The story of Kenneth Tomlinson's efforts to impose his right-tilting version of “balance” on the Corporation for Public Broadcasting (CPB) has incited national controversy. But while that tale is well-known, Tomlinson's malign influence on another respected media institution, the Voice of America (VOA), has received far less attention.
What's happened at the VOA -- which the longtime Karl Rove ally Tomlinson oversees as chairman of the Broadcasting Board of Governors (BBG) -- has done considerable damage to the value and credibility of international broadcasting. According to interviews with current and former VOA staffers and e-mails obtained by The American Prospect, under Tomlinson's watch, VOA administrators have pressed the agency's journalists to report pro–White House spin and too often directed them to downplay hard-hitting news in favor of puffery.
In June, for example, when the VOA's experienced TV general assignment reporter proposed an exclusive story covering the trial of a malaria vaccine in Kenya by doctors from Walter Reed Hospital, the network's administrators urged her to cover a joint anti-terrorism exercise in Senegal instead -- even though the VOA's Pentagon radio correspondent was already assigned to do the piece. Malaria kills 3 million Africans every year, even more than the number killed by AIDS, and 80 percent are children. Yet the VOA's acting news director, Ted Iliff, decided that the Walter Reed story would be too costly and was “not compelling” enough to send a reporter overseas. The correspondent was instructed to do the terrorism story -- despite the Pentagon correspondent's warning that she wouldn't get the visuals needed for good television, which turned out to be accurate.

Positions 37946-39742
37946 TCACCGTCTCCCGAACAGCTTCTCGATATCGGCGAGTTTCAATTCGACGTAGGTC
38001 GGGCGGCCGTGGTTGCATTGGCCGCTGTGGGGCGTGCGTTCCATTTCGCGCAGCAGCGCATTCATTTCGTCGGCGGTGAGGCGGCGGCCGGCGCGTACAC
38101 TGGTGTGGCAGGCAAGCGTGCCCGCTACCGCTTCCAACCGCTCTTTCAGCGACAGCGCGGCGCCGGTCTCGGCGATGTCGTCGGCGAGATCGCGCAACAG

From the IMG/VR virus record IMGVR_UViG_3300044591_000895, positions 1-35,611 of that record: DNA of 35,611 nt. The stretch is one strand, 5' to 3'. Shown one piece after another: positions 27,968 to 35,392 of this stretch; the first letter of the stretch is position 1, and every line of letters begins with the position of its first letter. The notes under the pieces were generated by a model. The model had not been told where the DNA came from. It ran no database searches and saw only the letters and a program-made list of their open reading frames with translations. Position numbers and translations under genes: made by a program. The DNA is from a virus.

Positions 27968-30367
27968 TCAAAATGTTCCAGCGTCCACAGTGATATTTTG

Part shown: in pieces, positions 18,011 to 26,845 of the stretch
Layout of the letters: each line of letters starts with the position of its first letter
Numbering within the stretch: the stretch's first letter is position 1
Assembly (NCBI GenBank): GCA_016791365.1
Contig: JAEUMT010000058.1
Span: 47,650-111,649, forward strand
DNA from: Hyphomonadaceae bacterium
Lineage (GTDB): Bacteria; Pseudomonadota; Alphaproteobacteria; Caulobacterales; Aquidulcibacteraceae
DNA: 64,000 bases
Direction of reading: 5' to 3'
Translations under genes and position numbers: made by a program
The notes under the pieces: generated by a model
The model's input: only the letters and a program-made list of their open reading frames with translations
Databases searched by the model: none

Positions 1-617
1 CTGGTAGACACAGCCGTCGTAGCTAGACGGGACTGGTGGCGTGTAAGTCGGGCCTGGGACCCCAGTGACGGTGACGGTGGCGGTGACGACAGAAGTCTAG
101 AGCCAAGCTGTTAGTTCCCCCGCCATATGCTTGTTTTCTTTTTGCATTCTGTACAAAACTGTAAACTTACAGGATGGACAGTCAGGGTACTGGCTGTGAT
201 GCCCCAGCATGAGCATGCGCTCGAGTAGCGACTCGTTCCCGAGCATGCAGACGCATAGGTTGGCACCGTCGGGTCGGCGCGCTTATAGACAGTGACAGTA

So why was the VOA correspondent sent on a pointless and expensive trip to Senegal? A supervisor told her that David Jackson, the VOA director handpicked by Tomlinson, wanted “to make a good impression on the Pentagon,” VOA sources say.
Morale at the VOA has plummeted, with management reportedly censoring critical stories and pushing material that will please the White House and the Pentagon. Says a former high-level staffer, “What's happening at the CPB [under Tomlinson] has already happened at the VOA -- and it's been done by the same people.” According to Sanford Ungar, who directed the agency from 1999 to 2001, “The vast majority of people in the VOA newsroom believe there is political pressure of the sort that there hasn't been in decades.”
The Voice of America is one of seven international broadcasting organizations overseen by Tomlinson, who was appointed chairman of the bipartisan Broadcasting Board of Governors in August 2002. A former executive editor of The Reader's Digest, he was also appointed to the Corporation for Public Broadcasting in 2000 and selected as the CPB's chairman by President Bush in 2003. He will leave that post in September, but his troubled management of international broadcasting will continue.